Meekness of heart is not foolishness, Pope Francis said Monday, but rather “the capacity to be deep and to understand the greatness of God, and worship Him.”
The Pope reflected during his homily Monday on the Beatitudes as steps that take us towards God.
The Pope’s homily came during the June 6 Mass at the Casa Santa Martha residence, Vatican Radio reports. He reflected on the Sermon on the Mount and the Beatitudes as recorded in the Gospel of Matthew.
Pope Francis encouraged reflection on the beatitude, “Blessed are the Meek,” saying that the opposite of meekness “always causes enmities and wars.”
“Jesus says of himself: ‘learn from me for I am meek of heart’, I am humble and gentle at heart. To be meek is a way of being that brings us close to Jesus.”
The beatitudes are “the Lord’s new law for us.” They are “the steps that take us forward in life,” the pontiff said.
The Pope also drew on the Gospel of Luke, which accompanies the Beatitudes with a list of warnings: “Woe to the rich, to the satiated, to those who laugh now, to you when all speak well of you.”
Just as the Beatitudes lead us to heaven, he said, there are three steps that carry us to ruin.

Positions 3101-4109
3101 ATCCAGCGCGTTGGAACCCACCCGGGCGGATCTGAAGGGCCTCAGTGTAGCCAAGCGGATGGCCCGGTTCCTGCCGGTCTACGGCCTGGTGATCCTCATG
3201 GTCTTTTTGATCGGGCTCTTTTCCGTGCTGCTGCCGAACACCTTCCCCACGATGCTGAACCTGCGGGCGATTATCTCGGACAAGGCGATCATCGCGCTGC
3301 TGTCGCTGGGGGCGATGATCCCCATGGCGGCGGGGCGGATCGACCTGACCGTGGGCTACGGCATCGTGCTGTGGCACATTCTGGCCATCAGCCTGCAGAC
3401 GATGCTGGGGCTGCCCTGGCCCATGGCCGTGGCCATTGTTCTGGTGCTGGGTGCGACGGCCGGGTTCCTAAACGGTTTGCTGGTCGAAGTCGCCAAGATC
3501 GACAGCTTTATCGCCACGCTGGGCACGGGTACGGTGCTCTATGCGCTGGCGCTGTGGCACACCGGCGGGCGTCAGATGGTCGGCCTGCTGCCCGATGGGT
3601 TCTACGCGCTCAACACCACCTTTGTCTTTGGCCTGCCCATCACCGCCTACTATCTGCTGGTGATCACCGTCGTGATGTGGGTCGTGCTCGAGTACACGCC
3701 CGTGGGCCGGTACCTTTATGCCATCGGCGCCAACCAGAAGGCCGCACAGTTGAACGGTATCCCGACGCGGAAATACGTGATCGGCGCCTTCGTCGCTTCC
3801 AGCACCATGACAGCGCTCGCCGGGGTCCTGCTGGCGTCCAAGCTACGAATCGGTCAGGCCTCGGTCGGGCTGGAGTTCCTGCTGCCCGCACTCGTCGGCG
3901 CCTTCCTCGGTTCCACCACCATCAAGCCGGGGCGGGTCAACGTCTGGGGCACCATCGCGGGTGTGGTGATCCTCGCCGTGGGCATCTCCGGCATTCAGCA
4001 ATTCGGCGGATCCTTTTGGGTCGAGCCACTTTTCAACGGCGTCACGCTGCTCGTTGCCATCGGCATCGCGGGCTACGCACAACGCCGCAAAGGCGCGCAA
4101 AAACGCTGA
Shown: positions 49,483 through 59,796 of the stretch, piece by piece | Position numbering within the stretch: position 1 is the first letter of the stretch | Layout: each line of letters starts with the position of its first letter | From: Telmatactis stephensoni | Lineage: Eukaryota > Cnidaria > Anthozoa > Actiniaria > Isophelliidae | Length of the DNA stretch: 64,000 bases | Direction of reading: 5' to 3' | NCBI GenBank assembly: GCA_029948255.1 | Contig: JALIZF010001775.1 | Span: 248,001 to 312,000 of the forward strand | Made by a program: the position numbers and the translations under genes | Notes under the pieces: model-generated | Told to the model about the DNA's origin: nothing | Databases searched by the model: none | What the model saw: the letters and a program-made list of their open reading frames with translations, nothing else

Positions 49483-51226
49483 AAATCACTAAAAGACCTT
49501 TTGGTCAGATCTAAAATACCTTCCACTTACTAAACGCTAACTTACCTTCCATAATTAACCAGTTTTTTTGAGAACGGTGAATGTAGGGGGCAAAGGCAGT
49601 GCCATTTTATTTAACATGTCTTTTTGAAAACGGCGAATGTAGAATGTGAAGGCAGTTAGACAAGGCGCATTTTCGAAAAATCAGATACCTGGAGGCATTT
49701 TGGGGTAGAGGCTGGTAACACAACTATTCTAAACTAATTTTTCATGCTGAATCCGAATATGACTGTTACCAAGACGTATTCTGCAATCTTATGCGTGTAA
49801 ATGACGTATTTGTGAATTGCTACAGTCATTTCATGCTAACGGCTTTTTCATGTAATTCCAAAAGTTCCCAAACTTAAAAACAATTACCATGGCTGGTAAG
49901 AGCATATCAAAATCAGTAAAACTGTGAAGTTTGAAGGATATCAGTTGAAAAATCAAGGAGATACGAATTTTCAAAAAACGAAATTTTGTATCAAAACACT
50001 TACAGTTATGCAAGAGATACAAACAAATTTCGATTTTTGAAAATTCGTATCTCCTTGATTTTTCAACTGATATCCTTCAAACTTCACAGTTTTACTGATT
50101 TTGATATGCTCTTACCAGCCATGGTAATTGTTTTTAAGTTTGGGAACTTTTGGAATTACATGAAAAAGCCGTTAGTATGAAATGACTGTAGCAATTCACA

There is attachment to riches, a sin which becomes idolatry. Attachment to riches is “the anti-law” and “the wrong navigator,” though riches are not evil in themselves, he said.
Next, there is vanity, which Pope Francis described as the view that “all must speak well of me, making me feel important, making too much of a fuss… and I am convinced to be in the right.”
The Pope noted the parable of the tax collector and the Pharisee and warned against having an attitude that says, “O God I thank you that I am such a good Catholic, not like my neighbor…”
Finally, he denounced pride, rejecting it as “satiation and the laughter that closes one’s heart.”
Culled from www.ewtnnews.com